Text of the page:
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Back in 1991, I’m sure Dr. Jim Withers had no idea that Pittsburgh Mercy’s Operation Safety Net (OSN) would expand to what it is now. OSN focuses on the most underserved population, people experiencing homelessness. While Dr. Withers, founder and medical director, focused on our award-winning, innovative street medicine program, OSN expanded to offer an array of services that include rapid rehousing and multiple permanent supportive housing programs.
From these programs came Trial Lane Apartments, a 16-bed safe haven that took individuals who were homeless directly from the streets and offered them a one-bedroom unit with a private bathroom and kitchenette, while upholding the standards of Housing First, a national best practice using the philosophy that if you take care of a person’s basic needs, such as shelter, they may be more open to other types of services. Each Trail Lane resident was also offered three meals daily, laundry access, supports from an on-site case manager and additional assistance from program assistants.
Over the next few years, the program shifted from being a safe haven to a permanent supported housing program that still followed the Housing First philosophy. This guaranteed housing for the chronic homeless population for life.
The program has yet again transitioned into Scattered Site Housing, meaning that each Trail Lane resident has relocated to an apartment scattered throughout the communities we serve. This was accomplished despite the COVID-19 restrictions and using safe practices, including social distancing and masks.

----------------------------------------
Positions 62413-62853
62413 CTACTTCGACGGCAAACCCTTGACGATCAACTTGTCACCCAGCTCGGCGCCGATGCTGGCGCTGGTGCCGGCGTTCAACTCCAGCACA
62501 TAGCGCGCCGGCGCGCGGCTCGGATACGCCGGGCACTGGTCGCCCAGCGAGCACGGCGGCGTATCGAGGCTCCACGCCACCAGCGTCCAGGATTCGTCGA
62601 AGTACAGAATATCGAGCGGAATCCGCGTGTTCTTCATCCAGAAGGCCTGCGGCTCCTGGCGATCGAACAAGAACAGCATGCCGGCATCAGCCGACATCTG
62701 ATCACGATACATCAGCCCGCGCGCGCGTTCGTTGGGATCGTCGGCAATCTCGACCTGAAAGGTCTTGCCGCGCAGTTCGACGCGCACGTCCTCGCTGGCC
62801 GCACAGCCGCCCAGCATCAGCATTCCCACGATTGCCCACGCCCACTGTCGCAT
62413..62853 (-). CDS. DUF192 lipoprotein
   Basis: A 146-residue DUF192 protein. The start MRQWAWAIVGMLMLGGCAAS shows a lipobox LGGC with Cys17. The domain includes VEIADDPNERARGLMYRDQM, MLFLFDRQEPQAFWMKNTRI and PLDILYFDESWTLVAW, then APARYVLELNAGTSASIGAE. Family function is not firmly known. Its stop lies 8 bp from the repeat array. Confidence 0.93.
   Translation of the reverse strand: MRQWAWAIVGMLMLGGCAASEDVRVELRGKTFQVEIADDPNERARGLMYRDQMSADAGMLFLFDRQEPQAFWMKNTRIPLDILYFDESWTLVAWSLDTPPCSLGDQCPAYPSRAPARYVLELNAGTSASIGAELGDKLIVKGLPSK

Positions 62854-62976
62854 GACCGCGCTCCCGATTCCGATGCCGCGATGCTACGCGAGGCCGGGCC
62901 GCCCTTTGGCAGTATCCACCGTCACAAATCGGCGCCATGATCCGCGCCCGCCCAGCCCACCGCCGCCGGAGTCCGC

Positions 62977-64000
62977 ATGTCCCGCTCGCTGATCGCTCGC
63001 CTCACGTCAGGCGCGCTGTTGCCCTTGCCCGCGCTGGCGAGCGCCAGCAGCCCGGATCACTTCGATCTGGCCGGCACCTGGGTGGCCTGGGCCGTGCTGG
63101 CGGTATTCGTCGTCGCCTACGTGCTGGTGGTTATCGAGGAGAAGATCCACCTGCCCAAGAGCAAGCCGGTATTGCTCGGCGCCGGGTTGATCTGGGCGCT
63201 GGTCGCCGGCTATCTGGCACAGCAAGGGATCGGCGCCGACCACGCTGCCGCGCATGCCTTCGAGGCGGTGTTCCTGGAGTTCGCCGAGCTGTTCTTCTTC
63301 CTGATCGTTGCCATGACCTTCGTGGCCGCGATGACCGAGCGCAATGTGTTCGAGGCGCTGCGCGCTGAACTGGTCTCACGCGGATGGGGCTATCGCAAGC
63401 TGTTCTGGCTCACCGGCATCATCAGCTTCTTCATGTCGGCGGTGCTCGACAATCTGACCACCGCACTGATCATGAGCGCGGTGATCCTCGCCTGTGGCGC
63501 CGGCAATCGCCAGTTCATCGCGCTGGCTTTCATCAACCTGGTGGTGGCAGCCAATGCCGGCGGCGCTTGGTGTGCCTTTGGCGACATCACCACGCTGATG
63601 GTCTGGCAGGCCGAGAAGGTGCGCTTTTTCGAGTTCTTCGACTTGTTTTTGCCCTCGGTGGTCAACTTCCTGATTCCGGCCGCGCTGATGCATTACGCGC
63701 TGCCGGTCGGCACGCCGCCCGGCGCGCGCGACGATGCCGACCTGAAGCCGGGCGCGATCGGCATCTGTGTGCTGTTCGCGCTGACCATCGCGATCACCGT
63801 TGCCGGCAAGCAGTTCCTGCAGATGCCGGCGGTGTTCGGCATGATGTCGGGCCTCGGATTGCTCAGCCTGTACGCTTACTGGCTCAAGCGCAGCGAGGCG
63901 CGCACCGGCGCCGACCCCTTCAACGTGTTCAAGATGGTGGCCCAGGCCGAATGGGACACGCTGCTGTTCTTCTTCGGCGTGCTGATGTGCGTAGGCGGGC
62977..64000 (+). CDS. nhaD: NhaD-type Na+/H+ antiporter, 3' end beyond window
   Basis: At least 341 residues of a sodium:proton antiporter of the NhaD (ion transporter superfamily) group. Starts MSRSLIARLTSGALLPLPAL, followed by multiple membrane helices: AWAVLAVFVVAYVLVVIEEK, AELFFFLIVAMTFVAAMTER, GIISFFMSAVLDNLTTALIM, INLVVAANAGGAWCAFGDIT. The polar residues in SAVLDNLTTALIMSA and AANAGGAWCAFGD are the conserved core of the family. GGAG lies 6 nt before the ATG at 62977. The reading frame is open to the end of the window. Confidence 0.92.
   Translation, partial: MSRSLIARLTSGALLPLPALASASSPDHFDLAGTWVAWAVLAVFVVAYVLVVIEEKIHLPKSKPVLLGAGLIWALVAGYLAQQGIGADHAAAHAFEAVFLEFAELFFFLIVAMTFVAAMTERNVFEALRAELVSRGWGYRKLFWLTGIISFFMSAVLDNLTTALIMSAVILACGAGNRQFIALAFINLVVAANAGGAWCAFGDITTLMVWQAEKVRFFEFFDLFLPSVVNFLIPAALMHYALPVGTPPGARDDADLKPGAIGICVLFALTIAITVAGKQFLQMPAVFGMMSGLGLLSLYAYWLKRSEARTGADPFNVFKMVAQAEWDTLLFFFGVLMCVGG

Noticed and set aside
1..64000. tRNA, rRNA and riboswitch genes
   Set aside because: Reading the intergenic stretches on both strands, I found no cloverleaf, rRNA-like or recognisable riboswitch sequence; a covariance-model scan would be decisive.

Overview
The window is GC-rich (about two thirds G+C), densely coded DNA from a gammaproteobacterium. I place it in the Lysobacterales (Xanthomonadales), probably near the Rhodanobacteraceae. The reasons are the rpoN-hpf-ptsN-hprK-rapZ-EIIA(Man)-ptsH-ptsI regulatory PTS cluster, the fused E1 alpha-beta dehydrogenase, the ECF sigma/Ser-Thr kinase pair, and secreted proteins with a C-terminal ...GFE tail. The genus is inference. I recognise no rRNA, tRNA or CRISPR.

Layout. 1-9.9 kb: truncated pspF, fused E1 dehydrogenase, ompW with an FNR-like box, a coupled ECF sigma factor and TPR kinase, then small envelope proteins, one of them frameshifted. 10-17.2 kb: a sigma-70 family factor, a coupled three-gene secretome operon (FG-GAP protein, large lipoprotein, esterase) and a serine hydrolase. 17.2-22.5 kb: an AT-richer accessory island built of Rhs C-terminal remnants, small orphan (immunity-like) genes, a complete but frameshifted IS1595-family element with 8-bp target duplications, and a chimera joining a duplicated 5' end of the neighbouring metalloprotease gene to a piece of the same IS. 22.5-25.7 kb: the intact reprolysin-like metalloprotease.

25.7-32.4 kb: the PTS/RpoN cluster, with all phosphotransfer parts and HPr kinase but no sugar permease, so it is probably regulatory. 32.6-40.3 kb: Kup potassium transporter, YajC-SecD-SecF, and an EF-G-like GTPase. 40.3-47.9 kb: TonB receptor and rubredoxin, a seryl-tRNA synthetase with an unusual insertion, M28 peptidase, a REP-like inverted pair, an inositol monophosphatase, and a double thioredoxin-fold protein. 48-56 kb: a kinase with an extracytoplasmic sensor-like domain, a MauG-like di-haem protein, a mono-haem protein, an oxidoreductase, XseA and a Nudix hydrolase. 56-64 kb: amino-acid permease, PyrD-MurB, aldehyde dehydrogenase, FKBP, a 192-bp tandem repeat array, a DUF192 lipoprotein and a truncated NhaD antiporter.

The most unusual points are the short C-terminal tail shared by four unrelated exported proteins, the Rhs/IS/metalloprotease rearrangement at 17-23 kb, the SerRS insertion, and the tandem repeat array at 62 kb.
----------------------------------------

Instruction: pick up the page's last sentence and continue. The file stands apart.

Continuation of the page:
There has been some tremendous success in locating adequate housing for each resident, so that they feel at home and feel secure. A number of different areas were explored and most Trail Lane residents were excited to venture out from the safe haven apartments on the South Side into a new community.
Some feel as though they have been offered a fresh start. There were some who were reluctant as Trail Lane Apartments has been their home for many years, but in the end they were at peace to learn that they would still receive the support of case management and program assistance.
One individual has totally embraced his new beginning and has integrated himself into the community. He is an avid reader and his new apartment has a library practically in his backyard. Unfortunately, the library is closed due to COVID-19, but there is beauty in knowing that he can walk out his back door and find his escape through reading. He has expressed his gratitude by continuing to set new goals toward maintaining his housing and peace of mind.
Overall the process was beautiful to see and being a part of it was heartening to the OSN colleagues. A lot of this could not have been done without the support from the community. Many were eager to assist this population in their transitions to new beginnings. To know that someone trusts you enough to allow you to assist them in rebuilding their lives is both humbling and naturally rewarding.
Sharon Sumansky is Homeless Services senior manager.